The 115 cardinals tasked with electing a new pope have been locked in the Sistine Chapel, marking the start of conclave in Rome on Tuesday.
Monsignor Guido Marini, master of liturgical ceremonies, closed the double doors after shouting "Extra omnes," Latin for "all out," telling everyone but those taking part in the conclave to leave the frescoed hall. He then locked it.
During the voting that ensues, each cardinal writes his choice on a rectangular piece of paper inscribed with the words "Eligo in summen pontificem" -- Latin for "I elect as Supreme Pontiff."
Holding the folded ballot up in the air, each approaches the altar and places it on a saucer, before tipping it into an oval urn, as he intones these words: "I call as my witness, Christ the Lord, who will be my judge that my vote is given to the one who, before God, I think should be elected."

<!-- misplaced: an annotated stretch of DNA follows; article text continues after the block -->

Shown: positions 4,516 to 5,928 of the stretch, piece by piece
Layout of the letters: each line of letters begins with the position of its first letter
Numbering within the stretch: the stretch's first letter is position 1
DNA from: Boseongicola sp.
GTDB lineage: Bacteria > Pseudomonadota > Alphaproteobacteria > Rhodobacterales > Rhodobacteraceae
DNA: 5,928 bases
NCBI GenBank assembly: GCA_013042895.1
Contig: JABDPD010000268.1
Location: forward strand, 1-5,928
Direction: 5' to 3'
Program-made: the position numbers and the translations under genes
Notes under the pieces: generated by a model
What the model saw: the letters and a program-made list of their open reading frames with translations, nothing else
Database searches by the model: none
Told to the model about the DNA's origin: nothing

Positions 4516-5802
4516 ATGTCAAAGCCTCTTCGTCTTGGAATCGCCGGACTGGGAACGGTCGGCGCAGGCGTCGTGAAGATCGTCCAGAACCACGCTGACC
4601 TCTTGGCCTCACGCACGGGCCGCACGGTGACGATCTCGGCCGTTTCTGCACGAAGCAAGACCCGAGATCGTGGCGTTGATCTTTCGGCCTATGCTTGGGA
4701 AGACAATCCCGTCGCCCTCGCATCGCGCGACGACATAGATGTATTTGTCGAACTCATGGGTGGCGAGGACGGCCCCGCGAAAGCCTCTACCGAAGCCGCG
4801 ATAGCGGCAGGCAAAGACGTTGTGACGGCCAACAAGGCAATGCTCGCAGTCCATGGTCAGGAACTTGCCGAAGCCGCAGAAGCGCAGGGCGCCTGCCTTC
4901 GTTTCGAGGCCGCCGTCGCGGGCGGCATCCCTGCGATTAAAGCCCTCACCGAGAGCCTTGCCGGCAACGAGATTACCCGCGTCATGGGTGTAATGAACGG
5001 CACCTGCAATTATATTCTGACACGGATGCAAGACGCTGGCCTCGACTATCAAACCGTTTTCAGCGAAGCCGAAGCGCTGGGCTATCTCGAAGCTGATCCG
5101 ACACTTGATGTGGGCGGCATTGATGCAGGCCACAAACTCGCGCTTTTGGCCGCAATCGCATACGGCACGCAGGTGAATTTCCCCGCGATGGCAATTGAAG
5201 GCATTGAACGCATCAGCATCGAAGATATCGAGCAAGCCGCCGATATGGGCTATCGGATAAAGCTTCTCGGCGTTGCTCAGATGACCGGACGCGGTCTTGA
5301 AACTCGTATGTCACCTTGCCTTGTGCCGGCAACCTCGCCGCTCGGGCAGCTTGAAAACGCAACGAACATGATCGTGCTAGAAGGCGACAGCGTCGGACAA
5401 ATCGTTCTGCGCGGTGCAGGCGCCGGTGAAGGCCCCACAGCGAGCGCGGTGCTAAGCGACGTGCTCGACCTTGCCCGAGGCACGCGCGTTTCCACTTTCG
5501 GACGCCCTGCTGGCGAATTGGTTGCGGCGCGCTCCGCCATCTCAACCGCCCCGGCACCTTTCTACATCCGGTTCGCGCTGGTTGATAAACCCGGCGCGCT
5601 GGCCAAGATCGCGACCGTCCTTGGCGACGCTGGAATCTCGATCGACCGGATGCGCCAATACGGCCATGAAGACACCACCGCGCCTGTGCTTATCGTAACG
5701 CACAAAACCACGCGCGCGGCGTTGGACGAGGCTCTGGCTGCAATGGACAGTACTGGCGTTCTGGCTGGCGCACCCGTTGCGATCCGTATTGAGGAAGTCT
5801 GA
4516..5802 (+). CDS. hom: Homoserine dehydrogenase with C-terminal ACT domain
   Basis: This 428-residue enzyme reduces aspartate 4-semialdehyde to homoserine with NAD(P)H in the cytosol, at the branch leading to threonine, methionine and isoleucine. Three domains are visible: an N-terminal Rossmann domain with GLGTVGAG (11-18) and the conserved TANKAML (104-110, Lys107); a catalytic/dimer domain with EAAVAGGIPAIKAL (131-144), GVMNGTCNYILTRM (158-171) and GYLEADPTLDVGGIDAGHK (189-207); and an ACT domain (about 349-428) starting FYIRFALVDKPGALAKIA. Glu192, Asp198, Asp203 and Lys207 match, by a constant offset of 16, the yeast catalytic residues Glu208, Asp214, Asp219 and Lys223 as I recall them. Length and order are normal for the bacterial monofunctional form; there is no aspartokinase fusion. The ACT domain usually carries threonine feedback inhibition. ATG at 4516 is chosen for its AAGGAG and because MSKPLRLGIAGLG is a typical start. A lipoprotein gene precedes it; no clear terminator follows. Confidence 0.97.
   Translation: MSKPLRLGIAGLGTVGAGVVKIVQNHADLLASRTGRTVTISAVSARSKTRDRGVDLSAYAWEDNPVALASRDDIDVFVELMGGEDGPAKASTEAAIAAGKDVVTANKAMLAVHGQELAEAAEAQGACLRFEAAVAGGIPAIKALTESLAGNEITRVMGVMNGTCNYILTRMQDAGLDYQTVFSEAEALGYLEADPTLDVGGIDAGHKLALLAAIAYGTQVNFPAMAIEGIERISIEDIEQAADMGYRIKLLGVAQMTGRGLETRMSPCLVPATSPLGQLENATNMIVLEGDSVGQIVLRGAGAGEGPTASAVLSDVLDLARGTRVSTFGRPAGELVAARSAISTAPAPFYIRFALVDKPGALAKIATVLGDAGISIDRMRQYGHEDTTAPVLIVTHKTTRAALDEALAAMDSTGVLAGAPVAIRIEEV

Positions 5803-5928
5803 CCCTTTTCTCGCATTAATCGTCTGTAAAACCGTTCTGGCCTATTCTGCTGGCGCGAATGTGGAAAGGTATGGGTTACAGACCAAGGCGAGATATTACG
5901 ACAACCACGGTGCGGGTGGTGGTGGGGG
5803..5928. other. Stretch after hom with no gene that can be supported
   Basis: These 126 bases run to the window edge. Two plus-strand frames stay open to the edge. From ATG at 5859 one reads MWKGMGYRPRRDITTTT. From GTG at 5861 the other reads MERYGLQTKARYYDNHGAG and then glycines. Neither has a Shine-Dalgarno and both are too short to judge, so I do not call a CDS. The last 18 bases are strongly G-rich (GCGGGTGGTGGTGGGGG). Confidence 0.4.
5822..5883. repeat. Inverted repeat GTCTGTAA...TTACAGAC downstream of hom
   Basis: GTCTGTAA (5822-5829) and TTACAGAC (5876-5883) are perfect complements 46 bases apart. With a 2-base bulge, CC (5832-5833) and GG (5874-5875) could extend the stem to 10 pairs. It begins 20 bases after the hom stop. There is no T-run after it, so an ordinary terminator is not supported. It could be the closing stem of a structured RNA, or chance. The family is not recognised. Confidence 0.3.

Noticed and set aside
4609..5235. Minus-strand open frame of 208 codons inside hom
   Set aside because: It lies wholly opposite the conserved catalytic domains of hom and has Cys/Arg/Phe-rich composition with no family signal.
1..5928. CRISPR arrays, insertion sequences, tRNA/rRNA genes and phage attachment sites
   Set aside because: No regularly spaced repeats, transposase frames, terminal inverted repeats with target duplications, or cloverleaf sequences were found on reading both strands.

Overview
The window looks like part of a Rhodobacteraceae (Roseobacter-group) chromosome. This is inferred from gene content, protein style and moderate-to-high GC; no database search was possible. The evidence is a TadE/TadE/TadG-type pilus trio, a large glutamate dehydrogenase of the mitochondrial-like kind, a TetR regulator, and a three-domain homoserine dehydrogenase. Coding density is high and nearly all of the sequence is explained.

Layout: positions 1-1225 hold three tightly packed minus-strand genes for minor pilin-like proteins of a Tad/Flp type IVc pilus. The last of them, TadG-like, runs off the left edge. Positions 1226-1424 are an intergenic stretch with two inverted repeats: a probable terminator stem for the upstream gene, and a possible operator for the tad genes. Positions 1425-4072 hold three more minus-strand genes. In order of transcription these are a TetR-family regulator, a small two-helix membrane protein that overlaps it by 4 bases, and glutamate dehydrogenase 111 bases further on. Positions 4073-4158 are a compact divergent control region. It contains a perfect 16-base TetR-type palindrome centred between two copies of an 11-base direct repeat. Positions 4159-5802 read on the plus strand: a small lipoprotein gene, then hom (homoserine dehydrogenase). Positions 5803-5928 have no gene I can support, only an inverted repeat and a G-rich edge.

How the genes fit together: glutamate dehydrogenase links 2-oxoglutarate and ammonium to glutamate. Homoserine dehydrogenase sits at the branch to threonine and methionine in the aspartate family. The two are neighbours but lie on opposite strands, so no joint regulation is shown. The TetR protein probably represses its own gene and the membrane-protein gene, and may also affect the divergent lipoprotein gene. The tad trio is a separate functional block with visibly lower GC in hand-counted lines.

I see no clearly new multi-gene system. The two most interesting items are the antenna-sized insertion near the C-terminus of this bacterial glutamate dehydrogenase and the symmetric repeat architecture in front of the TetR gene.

After the votes are counted, and the outcomes announced, the papers are bound together with a needle and thread, each ballot pierced through the word "Eligo." The ballots are then placed in a cast-iron stove and burned with a special chemical.
That's when all eyes will turn to the 6-foot-high copper chimney erected atop the Sistine Chapel to pipe out puffs of smoke to tell the world if there's a new pope.
Black smoke means "not yet" -- the likely outcome after Round 1. White smoke means the 266th pope has been chosen.
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